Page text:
Advanced Micro Devices is launching its code-named Kaveri processors for mobile device. The Sunnyvale, Calif.-based company says the chips represent one of the biggest technical advances that the company has made in some time. Kaveri chips are meant for games and other high-performance applications, and now they’ll go into laptops and other mobile devices.

The new chips show that AMD is moving in a very different direction from Intel, which has put a lot of emphasis on “perceptual computing,” or using gestures and other new kinds of interfaces to control computers. Instead of interfaces, AMD is focusing on powerful graphics capabilities. AMD says Kaveri has 2.4 billion transistors (the basic building blocks of computer electronics), and 47 percent of them are aimed at better, high-end graphics.

Although the codename is Kaveri, the new mobile chips will officially go by the names AMD FX Series and the AMD Pro Series Accelerated Processing Units (APUs). Like most AMD processors, they combine both graphics and central processing unit functions on the same chip. AMD’s chips will include up to four CPUs and eight graphics processing units (GPUs) on a single piece of silicon. With a total of four CPU cores and eight graphics cores, the Kaveri APUs can run at up to 818 gigaflops and they have support for AMD’s TrueAudio technology. That makes them great for gaming devices.

“These graphics and CPU components are tightly coupled and they actually work together in new ways that open up new opportunities for creative applications,” said Kevin Lensing, senior director mobility solutions at AMD, in a press briefing.

The Kaveri line is the first series of chips to use a new approach to computing dubbed the Heterogeneous System Architecture (HSA), which makes it easier to get around bottlenecks inside a PC and speed the whole system up. The chips have Steamroller x86 microprocessor cores. They also have Graphics Core Next (GCN), an architecture designed for next-generation games.

AMD says the new chips will also use Mantle, an applications programming interface that makes it easier for developers to write high-performance games for AMD chips — it’s kind of like AMD’s own version of Microsoft’s DirectX technology — except AMD says Mantle runs twice as fast as DirectX. The chips will also have AMD TrueAudio technology, a 32-channel surround audio technology that makes it seem like sound is coming from all directions. The A-series chips will support screen resolutions up to 4K, or UltraHD, which puts four times as many pixels on a screen as 1080p high-definition TV.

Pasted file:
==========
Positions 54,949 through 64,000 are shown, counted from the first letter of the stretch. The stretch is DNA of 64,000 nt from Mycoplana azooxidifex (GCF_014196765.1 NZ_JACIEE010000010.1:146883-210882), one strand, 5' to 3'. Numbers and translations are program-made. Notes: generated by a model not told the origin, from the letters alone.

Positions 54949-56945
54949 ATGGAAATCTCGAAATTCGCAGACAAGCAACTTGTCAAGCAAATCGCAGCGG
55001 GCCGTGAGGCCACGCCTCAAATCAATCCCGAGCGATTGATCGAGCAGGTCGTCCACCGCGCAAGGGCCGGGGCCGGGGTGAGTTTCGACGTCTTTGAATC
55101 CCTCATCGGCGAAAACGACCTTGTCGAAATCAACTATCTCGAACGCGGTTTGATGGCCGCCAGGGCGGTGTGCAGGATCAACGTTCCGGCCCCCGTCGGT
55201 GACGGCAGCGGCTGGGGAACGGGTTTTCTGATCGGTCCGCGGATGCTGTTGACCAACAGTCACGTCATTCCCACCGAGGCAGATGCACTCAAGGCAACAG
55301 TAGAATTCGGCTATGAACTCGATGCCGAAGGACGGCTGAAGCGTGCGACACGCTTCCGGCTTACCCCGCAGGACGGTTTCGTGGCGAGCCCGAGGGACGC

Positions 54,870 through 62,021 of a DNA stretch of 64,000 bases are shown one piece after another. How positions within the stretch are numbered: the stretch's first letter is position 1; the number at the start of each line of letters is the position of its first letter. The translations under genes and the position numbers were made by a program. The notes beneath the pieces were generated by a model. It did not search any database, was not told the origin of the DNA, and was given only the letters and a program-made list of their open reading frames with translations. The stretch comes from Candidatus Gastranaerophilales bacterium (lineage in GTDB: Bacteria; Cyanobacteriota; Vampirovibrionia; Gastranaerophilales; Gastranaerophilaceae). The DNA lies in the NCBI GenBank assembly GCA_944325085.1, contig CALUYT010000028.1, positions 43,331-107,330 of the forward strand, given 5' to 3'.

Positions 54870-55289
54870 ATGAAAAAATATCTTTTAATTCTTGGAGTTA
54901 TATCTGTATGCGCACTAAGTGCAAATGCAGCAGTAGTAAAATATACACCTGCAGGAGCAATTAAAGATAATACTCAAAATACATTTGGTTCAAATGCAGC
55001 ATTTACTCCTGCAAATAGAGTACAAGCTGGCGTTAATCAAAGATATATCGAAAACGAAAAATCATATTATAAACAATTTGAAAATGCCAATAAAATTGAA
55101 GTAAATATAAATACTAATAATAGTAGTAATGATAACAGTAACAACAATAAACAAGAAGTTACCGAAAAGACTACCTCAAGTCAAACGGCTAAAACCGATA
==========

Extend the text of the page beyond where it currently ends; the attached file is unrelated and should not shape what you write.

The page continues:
HSA is pretty arcane technical material for consumers, but if it takes off, AMD says it will lead to faster and more power-efficient personal computers, tablets, smartphones and cloud servers. It goes hand-in-hand with hUMA, a new way for processors to access the memory inside an Accelerated Processing Unit, or a single chip that combines both a microprocessor and graphics.

“This is a major step in an architectural model,” Lensing said.

The problem is that it isn’t easy for programmers to harness the power of the GPU, or graphics processing unit, inside an APU. The HSA has been designed to fix this problem, making graphics an equal partner with the CPU (central processing unit) and other processors, such as a digital signal processor, inside a computing system.

All of these functions used to be part of separate chips. But now they can be packaged inside the same system-on-chip, or SoC, on the same piece of silicon. The three different kinds of processors access data in different ways, but AMD wants to change and simplify that.

GPUs can be used for other computing tasks, but it often takes too long to route requests for data through a CPU. Most developers don’t want to deal with the difficulty of optimizing their code for this kind of work. But a new technique, dubbed “heterogenous queuing,” allows applications to directly communicate with the GPU, treating it as an equal partner along side a CPU when it comes to accessing data quickly. That means an application won’t have to wait for the CPU when what it really needs to is to access the GPU.

With HSA and heterogeneous queuing, the GPU doesn’t have to wait for the CPU to feed it data. It can spawn its own tasks on its own.

AMD also said that Mantle will make it easy for developers to access new features in graphics chips. It enables developers to write games “closer to the metal,” getting rid of some of the overhead associated with running a PC and letting them get more access to the hardware’s real firepower.

AMD said that Kaveri-based chips can run Adobe Creative Cloud Photoshop 59 percent using AMD’s OpenCL compute technology. And it can run a JPEG image decoder up to 80 percent faster than an ordinary Windows decoder.

As for specific products, AMD is launching both an FX version of its Kaveri mobile chips for consumer machines and AMD Pro Series APUs for businesses.

Kaveri-based laptops will be able to last for up to 11 hours with e-reader applications running or up to 9.2 hours while web-browsing.

As for performance, AMD says the AMD FX-7500 Kaveri-based chip is comparable to the more expensive Intel i7-4500U Haswell-based chip. And it runs 3D graphics benchmark 3DMark over 50 percent better than Haswell, and it can run graphics-based compute Basemark CL 50 percent better than Haswell.

AMD Kaveri specs

Above: AMD Kaveri specs

Image Credit: AMD